'Betty' is the woman who captivates the teenage narrator of Margaret Atwood's tale. "From time to time I would like to have Betty back, if only for an hour's conversation."
'A Society' by Virginia Woolf, about a group of young women on the verge of the Great War who make themselves into a "society for asking questions. One of us was to visit a man-of-war; another was to hide herself in a scholar's study; another was to attend a meeting of business men; while all we to read books, look at pictures, go to concerts, keep our eyes open on the streets, and ask questions perpetually."
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TOP 100 REVIEWERon 27 October 2013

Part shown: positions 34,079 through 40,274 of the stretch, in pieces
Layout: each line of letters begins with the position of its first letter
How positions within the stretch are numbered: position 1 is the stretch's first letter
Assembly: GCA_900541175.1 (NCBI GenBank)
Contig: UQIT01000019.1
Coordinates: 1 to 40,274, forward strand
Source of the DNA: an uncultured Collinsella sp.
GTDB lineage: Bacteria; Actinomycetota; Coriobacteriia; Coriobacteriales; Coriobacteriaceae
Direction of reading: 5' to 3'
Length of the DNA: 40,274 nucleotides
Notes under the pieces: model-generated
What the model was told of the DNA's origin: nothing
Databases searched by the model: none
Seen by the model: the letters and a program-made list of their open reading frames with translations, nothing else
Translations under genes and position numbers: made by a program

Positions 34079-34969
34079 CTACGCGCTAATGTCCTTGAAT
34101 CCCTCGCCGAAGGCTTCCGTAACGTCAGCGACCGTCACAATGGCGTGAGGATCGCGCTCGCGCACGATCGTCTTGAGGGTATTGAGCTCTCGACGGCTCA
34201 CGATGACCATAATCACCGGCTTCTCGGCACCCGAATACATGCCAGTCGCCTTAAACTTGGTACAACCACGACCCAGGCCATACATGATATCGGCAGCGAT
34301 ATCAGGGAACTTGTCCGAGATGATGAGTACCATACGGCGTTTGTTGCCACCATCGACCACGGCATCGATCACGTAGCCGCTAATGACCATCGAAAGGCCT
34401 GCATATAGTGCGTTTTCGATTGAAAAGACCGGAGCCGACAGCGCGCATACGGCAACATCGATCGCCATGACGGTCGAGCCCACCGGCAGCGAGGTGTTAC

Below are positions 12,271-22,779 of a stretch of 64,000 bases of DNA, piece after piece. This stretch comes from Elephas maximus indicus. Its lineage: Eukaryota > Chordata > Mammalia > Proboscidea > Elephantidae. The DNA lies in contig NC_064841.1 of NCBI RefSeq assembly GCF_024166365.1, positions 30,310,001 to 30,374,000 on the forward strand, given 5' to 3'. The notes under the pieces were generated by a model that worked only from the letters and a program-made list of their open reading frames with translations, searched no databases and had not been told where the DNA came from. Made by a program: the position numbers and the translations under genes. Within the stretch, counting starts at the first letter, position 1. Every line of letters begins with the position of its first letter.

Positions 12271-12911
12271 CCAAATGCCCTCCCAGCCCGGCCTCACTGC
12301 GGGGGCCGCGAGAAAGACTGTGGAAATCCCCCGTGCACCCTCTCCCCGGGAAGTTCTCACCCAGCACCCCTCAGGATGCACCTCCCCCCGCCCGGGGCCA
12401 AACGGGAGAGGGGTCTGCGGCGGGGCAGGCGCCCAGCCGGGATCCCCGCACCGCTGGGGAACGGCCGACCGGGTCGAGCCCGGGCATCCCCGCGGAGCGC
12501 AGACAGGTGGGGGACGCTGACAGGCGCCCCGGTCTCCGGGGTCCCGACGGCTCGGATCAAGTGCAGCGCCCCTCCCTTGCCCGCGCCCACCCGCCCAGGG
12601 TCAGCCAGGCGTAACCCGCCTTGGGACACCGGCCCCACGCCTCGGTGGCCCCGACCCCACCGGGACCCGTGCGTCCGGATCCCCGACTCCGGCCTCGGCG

How difficult it must be to choose one hundred pieces of short fiction from the huge number and variety of short stories in print, many of them written by very talented authors. Victoria Hislop, however, has done very well to bring together a diverse selection of stories and authors in this beautifully presented doorstep of a book. Naturally Victoria Hislop has included stories from authors renowned for their short stories: Katherine Mansfield (two stories by this very talented writer); Alice Munro (three stories from the Canadian short story writer and winner of the 2009 Booker International Prize); Flannery O'Connor (one story only, but a very good one ['The Life You Save May Be Your Own'] from this unique American author whose collection of short fiction: Complete Stories won the US Best of the National Book Awards in 2009); Helen Simpson (three stories from this British author including 'Sorry' a perceptive and rather sad story of an elderly man whose new hearing aid picks up much more than he bargained for) and only one story from the marvellous American short story writer, Edith Pearlman, whose latest collection Binocular Vision won the 2012 National Book Critics Circle Award. Also included are three stories by the Scottish author Elspeth Davie, who, although not as well known as some of the aforementioned, was a writer who found her true potential in the form of the short story, where she was able to combine her distinctive blend of the ordinary and the extraordinary to very good effect. It's also good to see that Mavis Gallant has been included, although there is only one piece from this excellent short story writer.